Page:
While the sport has headed to new venues in Asia and the Middle East in recent years with mixed success, more traditional former hosts including Austria and Mexico have mounted popular comebacks.
The Netherlands could now be next.
Zandvoort, an iconic circuit nestled famously among coastal sand dunes, held more than 30 grands prix until 1985, when the operating company went out of business.
But now, the local political party VDD has initiated an investigation into reviving the race, having secured the support of the city council.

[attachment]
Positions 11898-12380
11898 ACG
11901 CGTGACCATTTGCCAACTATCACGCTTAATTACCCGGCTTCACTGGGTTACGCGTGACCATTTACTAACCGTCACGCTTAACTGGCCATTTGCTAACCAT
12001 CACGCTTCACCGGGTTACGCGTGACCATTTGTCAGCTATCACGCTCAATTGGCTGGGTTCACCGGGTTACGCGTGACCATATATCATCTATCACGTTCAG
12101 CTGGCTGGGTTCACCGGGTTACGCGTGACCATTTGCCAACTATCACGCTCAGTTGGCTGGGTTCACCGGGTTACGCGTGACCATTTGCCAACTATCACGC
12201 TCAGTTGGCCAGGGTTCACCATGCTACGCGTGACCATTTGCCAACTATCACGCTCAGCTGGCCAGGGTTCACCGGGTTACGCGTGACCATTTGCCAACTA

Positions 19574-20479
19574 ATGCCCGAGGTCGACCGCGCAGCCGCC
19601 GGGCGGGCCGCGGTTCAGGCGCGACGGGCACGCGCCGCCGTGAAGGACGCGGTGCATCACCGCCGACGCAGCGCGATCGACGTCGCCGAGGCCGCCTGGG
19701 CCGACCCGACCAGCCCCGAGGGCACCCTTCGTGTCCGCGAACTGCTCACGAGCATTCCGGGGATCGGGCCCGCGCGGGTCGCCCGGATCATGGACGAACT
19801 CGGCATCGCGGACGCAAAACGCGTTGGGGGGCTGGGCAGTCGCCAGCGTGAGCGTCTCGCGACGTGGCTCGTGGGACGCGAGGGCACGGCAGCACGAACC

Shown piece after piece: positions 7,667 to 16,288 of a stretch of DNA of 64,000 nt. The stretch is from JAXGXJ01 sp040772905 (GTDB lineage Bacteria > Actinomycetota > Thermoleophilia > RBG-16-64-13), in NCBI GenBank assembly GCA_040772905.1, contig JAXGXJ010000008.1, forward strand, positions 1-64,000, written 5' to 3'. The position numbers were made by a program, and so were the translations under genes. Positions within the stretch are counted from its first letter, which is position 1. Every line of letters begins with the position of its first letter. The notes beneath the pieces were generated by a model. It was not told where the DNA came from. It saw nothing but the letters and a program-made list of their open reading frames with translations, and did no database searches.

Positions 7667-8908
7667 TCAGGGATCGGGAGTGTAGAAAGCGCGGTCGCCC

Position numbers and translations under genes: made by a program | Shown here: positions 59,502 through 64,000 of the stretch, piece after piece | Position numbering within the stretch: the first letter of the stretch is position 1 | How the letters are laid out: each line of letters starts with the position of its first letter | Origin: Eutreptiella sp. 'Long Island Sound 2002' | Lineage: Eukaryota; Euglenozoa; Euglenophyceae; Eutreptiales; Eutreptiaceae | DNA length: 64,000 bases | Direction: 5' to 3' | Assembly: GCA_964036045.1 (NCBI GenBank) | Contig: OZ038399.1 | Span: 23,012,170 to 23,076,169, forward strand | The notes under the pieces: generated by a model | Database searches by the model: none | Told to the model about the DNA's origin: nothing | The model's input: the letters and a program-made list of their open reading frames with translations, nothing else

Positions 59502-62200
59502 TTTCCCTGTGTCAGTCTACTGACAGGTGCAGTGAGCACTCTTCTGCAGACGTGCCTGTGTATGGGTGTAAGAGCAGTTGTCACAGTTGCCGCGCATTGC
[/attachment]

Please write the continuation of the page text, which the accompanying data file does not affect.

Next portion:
“Everyone is enthusiastic about it, so I think the government and industry needs to tackle it together,” politician Jerry Kramer told De Telegraaf newspaper.
“I think the fact that Max Verstappen is doing well is a positive,” he added.
“It is an historic circuit so it would be nice if we could get it back on the calendar. I realise that it will cost tens of millions of euros, but we should definitely investigate the possibility.
“I read recently that Bernie Ecclestone said he would rather be in Sochi than in Zandvoort, but that remark only made me think ‘Why not in Sochi and in Zandvoort?'”
A spokesman for the track said it would support initiatives to return F1 to Zandvoort, but that it would need to be financially backed by third parties.
“With our investments in the 90s, we took into account a possible return to formula one. We still have a test licence and with some structural modifications, the circuit could be ready for F1,” he said.